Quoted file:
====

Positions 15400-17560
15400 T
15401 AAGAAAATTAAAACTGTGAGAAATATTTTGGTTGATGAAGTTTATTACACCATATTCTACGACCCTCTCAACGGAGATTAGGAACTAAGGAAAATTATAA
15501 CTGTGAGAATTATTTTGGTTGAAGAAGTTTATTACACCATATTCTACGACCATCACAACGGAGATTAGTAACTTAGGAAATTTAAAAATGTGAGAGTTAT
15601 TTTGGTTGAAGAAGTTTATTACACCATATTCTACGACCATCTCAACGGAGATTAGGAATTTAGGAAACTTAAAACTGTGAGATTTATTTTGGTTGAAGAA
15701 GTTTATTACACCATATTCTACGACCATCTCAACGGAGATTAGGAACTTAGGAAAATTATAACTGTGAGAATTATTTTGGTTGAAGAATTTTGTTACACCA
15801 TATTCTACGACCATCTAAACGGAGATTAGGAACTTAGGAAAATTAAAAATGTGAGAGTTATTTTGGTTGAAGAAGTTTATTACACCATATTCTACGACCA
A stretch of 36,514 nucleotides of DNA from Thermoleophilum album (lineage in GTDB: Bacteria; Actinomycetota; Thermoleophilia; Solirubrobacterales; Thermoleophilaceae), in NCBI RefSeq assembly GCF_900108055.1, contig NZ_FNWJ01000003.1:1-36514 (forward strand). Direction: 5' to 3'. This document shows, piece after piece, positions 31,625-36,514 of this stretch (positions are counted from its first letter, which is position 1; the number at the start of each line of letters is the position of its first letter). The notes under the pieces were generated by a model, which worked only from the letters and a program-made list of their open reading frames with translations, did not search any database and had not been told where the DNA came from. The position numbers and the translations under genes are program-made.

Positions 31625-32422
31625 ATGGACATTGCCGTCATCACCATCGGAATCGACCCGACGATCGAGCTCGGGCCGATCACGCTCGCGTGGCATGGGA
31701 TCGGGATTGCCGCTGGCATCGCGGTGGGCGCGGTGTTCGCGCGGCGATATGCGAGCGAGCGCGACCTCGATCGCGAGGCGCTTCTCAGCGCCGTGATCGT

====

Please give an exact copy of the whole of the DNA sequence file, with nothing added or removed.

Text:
Positions 15400-17560
15400 T
15401 AAGAAAATTAAAACTGTGAGAAATATTTTGGTTGATGAAGTTTATTACACCATATTCTACGACCCTCTCAACGGAGATTAGGAACTAAGGAAAATTATAA
15501 CTGTGAGAATTATTTTGGTTGAAGAAGTTTATTACACCATATTCTACGACCATCACAACGGAGATTAGTAACTTAGGAAATTTAAAAATGTGAGAGTTAT
15601 TTTGGTTGAAGAAGTTTATTACACCATATTCTACGACCATCTCAACGGAGATTAGGAATTTAGGAAACTTAAAACTGTGAGATTTATTTTGGTTGAAGAA
15701 GTTTATTACACCATATTCTACGACCATCTCAACGGAGATTAGGAACTTAGGAAAATTATAACTGTGAGAATTATTTTGGTTGAAGAATTTTGTTACACCA
15801 TATTCTACGACCATCTAAACGGAGATTAGGAACTTAGGAAAATTAAAAATGTGAGAGTTATTTTGGTTGAAGAAGTTTATTACACCATATTCTACGACCA
A stretch of 36,514 nucleotides of DNA from Thermoleophilum album (lineage in GTDB: Bacteria; Actinomycetota; Thermoleophilia; Solirubrobacterales; Thermoleophilaceae), in NCBI RefSeq assembly GCF_900108055.1, contig NZ_FNWJ01000003.1:1-36514 (forward strand). Direction: 5' to 3'. This document shows, piece after piece, positions 31,625-36,514 of this stretch (positions are counted from its first letter, which is position 1; the number at the start of each line of letters is the position of its first letter). The notes under the pieces were generated by a model, which worked only from the letters and a program-made list of their open reading frames with translations, did not search any database and had not been told where the DNA came from. The position numbers and the translations under genes are program-made.

Positions 31625-32422
31625 ATGGACATTGCCGTCATCACCATCGGAATCGACCCGACGATCGAGCTCGGGCCGATCACGCTCGCGTGGCATGGGA
31701 TCGGGATTGCCGCTGGCATCGCGGTGGGCGCGGTGTTCGCGCGGCGATATGCGAGCGAGCGCGACCTCGATCGCGAGGCGCTTCTCAGCGCCGTGATCGT